Trying to change medical care in the United States is a gargantuan job, but Gupta was willing to take some first steps. “I think the biggest challenge was juggling being a student and trying to plan this conference; my co-director and I often joked about how we wish we could be doing the conference full time.
“We received so much energy from everyone we talked to – from physicians across the country who gave their time to two students they didn’t know to the patients who became our powerhouses to our mentors, everyone expressed how necessary Disrupt Diabetes was in order to create a larger communal shift in our thinking around innovation. We felt so validated in the things that we have felt frustrated by in our experiences and were trying to fix within diabetes innovation with Disrupt. That energy is what really kept us going during this year.”
The results have been worth it, Gupta said. Three winning teams received monetary awards and mentorship to continue their projects. “Two of these teams had overlapping solutions and were chosen to share an award and collaborate for an even more impactful product down the line,” Gupta said. “This was a huge win for me because one of our primary goals with this initiative was to create deep collaboration between different stakeholders. The judges wanting to promote this collaboration was a sign that we were able to do that. The teams also have the opportunity to present their progress at a diabetes innovation conference in November.”
One other result was the creation of an “innovation framework which can be applied to a variety of conditions and may become an annual conference,” Gupta said. “Many of the people who participated in Disrupt, whether it was for the full two-plus months or just the day of, wished for us to continue this next year.”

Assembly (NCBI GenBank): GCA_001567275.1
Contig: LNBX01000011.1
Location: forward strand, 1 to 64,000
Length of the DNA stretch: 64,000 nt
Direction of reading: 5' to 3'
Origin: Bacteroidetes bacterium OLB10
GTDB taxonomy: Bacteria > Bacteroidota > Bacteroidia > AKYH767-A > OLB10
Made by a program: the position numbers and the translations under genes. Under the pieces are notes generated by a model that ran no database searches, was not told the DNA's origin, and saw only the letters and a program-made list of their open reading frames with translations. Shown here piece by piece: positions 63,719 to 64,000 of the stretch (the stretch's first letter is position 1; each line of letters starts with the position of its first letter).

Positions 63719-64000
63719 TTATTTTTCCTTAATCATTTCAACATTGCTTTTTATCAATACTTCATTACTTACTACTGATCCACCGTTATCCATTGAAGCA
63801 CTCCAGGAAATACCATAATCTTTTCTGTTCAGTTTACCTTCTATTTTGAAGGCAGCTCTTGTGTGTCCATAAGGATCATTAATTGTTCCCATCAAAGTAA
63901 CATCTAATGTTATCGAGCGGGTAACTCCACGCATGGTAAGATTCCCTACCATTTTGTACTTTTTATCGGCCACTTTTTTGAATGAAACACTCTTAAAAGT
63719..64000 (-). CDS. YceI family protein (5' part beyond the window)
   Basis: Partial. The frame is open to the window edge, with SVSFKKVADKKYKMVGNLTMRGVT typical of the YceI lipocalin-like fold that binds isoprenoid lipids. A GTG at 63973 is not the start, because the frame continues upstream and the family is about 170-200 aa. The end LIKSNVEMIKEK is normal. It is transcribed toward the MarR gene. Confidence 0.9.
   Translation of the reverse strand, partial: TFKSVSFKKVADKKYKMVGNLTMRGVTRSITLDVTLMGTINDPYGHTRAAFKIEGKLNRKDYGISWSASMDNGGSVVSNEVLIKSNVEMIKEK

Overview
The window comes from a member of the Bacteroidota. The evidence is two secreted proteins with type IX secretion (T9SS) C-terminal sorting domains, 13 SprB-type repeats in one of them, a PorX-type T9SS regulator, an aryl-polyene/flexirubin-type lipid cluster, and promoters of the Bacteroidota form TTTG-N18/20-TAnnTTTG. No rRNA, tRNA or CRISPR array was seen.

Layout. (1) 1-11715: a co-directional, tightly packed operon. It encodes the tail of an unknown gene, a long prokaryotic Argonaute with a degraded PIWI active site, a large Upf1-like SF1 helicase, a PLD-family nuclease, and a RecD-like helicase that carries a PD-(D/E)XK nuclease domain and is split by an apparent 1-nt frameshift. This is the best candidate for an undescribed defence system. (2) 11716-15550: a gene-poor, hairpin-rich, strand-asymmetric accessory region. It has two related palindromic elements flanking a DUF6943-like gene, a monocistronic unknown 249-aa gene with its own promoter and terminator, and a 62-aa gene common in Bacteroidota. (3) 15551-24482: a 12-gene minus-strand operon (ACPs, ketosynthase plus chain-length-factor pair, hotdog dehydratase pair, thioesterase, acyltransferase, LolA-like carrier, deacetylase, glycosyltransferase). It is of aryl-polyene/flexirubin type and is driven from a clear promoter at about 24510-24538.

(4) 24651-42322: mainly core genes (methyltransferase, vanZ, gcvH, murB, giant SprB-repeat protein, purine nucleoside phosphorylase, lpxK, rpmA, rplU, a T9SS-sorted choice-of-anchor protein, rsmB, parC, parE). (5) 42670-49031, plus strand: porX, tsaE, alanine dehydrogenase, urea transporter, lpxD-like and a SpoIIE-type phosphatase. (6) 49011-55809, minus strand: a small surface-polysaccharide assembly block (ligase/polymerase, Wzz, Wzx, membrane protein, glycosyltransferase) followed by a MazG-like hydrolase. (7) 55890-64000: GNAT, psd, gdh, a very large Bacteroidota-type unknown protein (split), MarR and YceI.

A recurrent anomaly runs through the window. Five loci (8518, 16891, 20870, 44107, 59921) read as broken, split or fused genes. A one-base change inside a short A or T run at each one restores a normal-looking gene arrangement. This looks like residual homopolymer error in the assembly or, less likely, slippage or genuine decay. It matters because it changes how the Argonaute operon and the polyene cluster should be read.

Another goal Gupta is pleased to have reached is the creation of a community of Disruptors. “The relationships that came out of Disrupt were so genuine,” she said. “Because everyone came from a vastly different background, each individual had so much to bring to the table and were respected for it. In this process of empathy and listening, beautiful bonds were formed, which will hopefully grow as they take what they saw and felt at Disrupt back into their own communities.”
Gupta plans to continue her education in medical school, but first she is off to South Africa for a three-week conservation photography project, “which I’m incredibly excited about,” she said. While applying to medical schools, she plans to stay in the Bay Area and “work to further health care innovation and elevate all voices in health care.”
“I am so incredibly grateful for all that I have learned from directing Disrupt Diabetes,” Gupta added. “I have grown in so many ways as a learner, a designer and future health care professional, and I want to extend my gratitude to everyone who has supported me on this journey. It has been an incredibly rewarding experience bringing together such amazing minds and seeing the power of compassion in creating a brighter health care future.”